Enlightened War: German Theories and Cultures of Warfare from Frederick the Great to Clausewitz

English | 2011-03-01 | ISBN: 1571134956 | PDF | 362 Pages | 2 MB


English | 2011-03-01 | ISBN: 1571134956 | PDF | 362 Pages | 2 MB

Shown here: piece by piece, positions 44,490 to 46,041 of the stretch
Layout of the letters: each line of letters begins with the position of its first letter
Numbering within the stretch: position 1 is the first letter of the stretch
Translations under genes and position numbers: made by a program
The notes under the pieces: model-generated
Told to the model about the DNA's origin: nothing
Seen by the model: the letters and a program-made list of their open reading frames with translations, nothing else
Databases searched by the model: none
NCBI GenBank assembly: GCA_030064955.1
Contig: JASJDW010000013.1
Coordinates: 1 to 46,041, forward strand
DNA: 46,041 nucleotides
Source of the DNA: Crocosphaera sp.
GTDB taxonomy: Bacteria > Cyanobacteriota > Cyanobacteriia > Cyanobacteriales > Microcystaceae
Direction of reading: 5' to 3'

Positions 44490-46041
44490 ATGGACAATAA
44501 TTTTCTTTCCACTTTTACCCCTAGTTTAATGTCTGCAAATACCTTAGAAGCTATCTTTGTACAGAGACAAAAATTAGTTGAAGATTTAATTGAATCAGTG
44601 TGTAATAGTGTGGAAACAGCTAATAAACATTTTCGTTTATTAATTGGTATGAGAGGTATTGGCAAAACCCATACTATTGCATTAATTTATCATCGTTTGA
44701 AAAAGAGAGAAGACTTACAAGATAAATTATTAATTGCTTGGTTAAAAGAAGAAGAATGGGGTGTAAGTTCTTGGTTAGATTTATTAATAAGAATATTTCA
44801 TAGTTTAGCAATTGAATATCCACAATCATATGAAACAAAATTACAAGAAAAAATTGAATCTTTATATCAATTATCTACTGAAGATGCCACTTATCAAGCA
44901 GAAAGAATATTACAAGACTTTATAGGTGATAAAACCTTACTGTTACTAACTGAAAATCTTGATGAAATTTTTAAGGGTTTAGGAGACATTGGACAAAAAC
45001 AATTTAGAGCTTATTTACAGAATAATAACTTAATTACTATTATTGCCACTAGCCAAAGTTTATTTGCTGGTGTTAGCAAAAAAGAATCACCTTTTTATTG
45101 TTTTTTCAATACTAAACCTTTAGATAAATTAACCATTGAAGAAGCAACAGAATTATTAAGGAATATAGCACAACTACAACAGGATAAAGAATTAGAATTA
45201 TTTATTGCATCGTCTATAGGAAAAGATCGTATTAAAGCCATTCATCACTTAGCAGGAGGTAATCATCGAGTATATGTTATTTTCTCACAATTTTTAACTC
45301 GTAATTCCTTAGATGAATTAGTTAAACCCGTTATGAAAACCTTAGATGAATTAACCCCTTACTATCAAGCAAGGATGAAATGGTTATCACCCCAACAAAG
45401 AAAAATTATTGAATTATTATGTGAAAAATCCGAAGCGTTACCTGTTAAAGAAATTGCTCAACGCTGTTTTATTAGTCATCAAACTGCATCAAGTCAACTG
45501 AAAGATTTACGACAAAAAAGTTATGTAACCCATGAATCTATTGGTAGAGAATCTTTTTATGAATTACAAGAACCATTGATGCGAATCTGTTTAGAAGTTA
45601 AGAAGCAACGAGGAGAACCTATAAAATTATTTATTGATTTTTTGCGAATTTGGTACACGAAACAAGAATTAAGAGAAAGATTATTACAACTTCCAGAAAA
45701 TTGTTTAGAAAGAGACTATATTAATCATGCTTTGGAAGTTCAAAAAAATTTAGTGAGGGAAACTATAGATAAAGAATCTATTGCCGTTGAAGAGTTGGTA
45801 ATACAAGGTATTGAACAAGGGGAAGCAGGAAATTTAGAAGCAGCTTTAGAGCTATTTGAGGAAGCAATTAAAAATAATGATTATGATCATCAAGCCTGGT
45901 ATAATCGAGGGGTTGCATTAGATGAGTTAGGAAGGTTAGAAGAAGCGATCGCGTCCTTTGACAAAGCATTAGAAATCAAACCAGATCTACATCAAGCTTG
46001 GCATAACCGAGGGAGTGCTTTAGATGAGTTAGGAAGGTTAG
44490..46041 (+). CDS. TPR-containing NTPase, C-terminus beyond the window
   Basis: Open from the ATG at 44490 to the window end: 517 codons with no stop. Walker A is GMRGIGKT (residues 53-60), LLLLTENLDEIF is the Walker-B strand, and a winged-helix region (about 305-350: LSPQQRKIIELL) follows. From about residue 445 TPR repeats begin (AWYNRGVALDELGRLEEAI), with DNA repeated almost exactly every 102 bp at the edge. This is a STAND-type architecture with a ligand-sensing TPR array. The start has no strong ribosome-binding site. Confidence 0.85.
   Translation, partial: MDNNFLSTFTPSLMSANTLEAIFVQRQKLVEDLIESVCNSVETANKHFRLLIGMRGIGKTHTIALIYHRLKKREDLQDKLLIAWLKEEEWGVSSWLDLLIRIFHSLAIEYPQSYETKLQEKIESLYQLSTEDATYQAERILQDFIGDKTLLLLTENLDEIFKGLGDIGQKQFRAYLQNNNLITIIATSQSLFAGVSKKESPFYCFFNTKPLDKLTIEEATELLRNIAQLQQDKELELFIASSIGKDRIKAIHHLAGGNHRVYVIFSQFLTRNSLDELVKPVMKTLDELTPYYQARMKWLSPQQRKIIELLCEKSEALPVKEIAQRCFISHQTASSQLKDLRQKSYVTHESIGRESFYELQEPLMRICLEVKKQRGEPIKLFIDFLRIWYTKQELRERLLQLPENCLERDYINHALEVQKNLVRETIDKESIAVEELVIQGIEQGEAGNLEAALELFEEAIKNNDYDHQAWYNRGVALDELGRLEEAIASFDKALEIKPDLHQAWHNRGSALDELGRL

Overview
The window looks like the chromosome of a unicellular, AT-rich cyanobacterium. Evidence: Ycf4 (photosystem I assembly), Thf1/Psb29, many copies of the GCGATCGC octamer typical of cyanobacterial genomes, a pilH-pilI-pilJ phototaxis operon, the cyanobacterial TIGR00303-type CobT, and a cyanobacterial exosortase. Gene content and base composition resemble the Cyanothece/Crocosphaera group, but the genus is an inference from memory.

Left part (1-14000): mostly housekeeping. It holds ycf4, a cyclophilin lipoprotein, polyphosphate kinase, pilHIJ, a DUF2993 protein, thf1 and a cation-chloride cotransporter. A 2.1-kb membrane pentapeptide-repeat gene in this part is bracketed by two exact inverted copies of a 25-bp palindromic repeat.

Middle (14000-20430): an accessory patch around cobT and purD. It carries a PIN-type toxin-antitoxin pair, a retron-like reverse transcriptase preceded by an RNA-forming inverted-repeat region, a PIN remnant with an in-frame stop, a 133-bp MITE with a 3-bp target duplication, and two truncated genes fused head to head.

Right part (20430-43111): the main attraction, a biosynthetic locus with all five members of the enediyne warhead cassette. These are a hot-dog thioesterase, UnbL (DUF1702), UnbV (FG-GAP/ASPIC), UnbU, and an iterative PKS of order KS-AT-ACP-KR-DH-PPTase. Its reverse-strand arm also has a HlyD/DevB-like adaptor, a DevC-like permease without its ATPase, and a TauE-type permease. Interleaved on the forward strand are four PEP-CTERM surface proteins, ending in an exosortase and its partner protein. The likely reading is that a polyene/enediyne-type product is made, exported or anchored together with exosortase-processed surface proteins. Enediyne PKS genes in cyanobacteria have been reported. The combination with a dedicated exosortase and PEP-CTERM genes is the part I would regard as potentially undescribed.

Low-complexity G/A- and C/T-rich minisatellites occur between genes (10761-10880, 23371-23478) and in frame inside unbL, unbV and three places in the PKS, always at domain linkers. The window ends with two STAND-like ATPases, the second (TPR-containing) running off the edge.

Enlightened War investigates the multiple and complex interactions between warfare and Enlightenment thought. Although the Enlightenment is traditionally identified with the ideals of progress, eternal peace, reason, and self-determination, Enlightenment discourse unfolded during a period of prolonged European warfare from the Seven Years’ War to the Napoleonic conquest of Europe. The essays in this volume explore the palpable influence of war on eighteenth-century thought and argue for an ideological affinity among war, Enlightenment thought, and its legacy. The essays are interdisciplinary, engaging with history, art history, philosophy, military theory, gender studies, and literature and with historical events and cultural contexts from the early Enlightenment through German Classicism and Romanticism. The volume enriches our understanding of warfare in the eighteenth century and shows how theories and practices of war impacted concepts of subjectivity, national identity, gender, and art. It also sheds light on the contemporary discussion of the legitimacy of violence by juxtaposing theories of war, concepts of revolution, and human rights discourses.

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